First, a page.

Displaying 46-60 of 240

Laurent Dubois

Laurent Dubois (PhD. University of Michigan) is associate professor of history at Michigan State University. His book A Colony of Citizens: Revolution and Slave Emancipation in the French Caribbean, 1787–1804 (2004) won the American Historical Association Prize in Atlantic History and the John Edwin Fagg Award. He is also the author of Avengers of the New World: The Story of the Haitian Revolution (2004), which was a Christian Science Monitor Noteworthy Book of 2004 and a Los Angeles Times Best Book of 2004, and Les esclaves de la République: l'histoire oubliée de la première emancipation, 1787–1794 (1998).


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Ellen Carol DuBois

ELLEN CAROL DUBOIS (Ph.D. Northwestern University) is Distinguished Professor of History and Gender Studies at the University of California, Los Angeles. She is the author of Feminism and Suffrage: The Emergence of an Independent Women’s Movement in America, 1848–1869; Harriot Stanton Blatch and the Winning of Woman Suffrage (winner of the 1998 Joan Kelly Memorial Prize in Women’s History from the American Historical Association); and Woman Suffrage and Women’s Rights. With Vicki L. Ruiz she is coeditor of the influential anthology Unequal Sisters: A Multicultural Reader in U.S. Women’s History. With Vinay Lal, she is co-author of the forthcoming The Many Worlds of Kamaladevi Chattopadhyay. DuBois’s current women’s history work focuses on international feminist politics in the interwar years.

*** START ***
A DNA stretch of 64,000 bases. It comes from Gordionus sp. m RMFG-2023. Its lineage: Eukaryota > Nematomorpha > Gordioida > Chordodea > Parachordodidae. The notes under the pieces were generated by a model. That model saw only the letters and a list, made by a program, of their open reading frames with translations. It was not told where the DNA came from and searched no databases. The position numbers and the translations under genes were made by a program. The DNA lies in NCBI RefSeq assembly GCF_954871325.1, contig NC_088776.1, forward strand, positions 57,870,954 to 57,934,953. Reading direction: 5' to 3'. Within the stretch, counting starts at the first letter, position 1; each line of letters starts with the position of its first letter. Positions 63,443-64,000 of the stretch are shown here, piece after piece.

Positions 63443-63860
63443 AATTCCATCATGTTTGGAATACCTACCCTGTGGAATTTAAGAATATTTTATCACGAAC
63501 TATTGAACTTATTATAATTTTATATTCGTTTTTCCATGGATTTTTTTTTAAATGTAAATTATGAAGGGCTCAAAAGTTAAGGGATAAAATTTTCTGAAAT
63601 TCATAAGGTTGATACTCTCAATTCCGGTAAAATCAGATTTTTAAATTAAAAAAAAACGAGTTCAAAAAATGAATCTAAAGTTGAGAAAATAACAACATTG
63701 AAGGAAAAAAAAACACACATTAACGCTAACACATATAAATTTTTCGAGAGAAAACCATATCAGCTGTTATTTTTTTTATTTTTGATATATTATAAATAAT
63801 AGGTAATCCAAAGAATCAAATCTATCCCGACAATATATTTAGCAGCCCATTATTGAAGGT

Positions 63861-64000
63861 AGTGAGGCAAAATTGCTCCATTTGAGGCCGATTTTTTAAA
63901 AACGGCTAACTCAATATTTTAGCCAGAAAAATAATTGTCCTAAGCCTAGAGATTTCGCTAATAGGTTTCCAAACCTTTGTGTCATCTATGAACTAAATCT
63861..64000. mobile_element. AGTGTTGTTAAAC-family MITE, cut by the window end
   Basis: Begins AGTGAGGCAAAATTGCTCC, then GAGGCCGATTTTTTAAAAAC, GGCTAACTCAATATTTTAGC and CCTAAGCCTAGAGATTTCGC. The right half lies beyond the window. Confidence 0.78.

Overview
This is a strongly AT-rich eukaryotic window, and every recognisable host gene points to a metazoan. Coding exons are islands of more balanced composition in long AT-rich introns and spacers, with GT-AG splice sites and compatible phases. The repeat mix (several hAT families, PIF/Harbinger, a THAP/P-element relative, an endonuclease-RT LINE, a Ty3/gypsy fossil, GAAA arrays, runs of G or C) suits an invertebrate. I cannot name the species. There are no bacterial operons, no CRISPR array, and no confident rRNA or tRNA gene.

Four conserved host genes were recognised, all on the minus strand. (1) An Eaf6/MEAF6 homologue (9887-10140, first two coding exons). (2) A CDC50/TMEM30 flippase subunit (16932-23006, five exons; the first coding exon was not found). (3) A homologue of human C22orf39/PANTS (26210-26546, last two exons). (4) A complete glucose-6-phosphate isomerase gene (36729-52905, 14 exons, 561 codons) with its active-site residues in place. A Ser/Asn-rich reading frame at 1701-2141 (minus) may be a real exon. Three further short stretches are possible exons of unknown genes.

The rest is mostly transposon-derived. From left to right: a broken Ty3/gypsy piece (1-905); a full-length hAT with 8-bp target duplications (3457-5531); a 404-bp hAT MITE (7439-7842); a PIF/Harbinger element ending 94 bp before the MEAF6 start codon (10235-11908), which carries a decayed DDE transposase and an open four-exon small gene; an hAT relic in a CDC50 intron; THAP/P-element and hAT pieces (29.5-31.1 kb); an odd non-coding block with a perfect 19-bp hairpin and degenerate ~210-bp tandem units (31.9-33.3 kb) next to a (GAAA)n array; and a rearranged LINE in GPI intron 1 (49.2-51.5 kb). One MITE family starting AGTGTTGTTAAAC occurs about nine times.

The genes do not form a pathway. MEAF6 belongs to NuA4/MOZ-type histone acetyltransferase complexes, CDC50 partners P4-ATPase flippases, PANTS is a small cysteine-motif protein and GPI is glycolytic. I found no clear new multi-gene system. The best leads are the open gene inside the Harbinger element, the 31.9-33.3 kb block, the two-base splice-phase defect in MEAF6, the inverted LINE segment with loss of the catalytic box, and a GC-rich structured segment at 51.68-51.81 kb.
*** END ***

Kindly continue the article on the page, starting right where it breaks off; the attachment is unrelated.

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Lynn Dumenil

LYNN DUMENIL (Ph.D., University of California, Berkeley) is Robert Glass Cleland Professor of American History, Emerita, at Occidental College. She has written The Modern Temper: American Culture and Society in the 1920s and Freemasonry and American Culture: 1880–1930. She is editor in chief of the Oxford Encyclopedia of American Social History. Her articles and reviews have appeared in the Journal of American History, the Journal of American Ethnic History, Reviews in American History, and the American Historical Review. Dumenil’s current book project focuses on women, World War I, and the emergence of modern culture.


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Jonathan Earle

Jonathan Earle (PhD, Princeton University) is Associate Professor of History at the University of Kansas. In 2005, the History News Network named Earle a Top Young Historian . His book Jacksonian Anti-Slavery and the Politics of Free Soil, 1824–1854 won the James A. Broussard Best First Book Award from the Society for Historians of the Early American Republic. He is currently working on a history of the 1860 Presidential election for Oxford University Press.  Earle has also authored many scholarly articles and book chapters on abolitionism, the history of the early republic, and John Brown. He has received fellowships from the NEH and the American Council of Learned Societies.


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Rebecca Edwards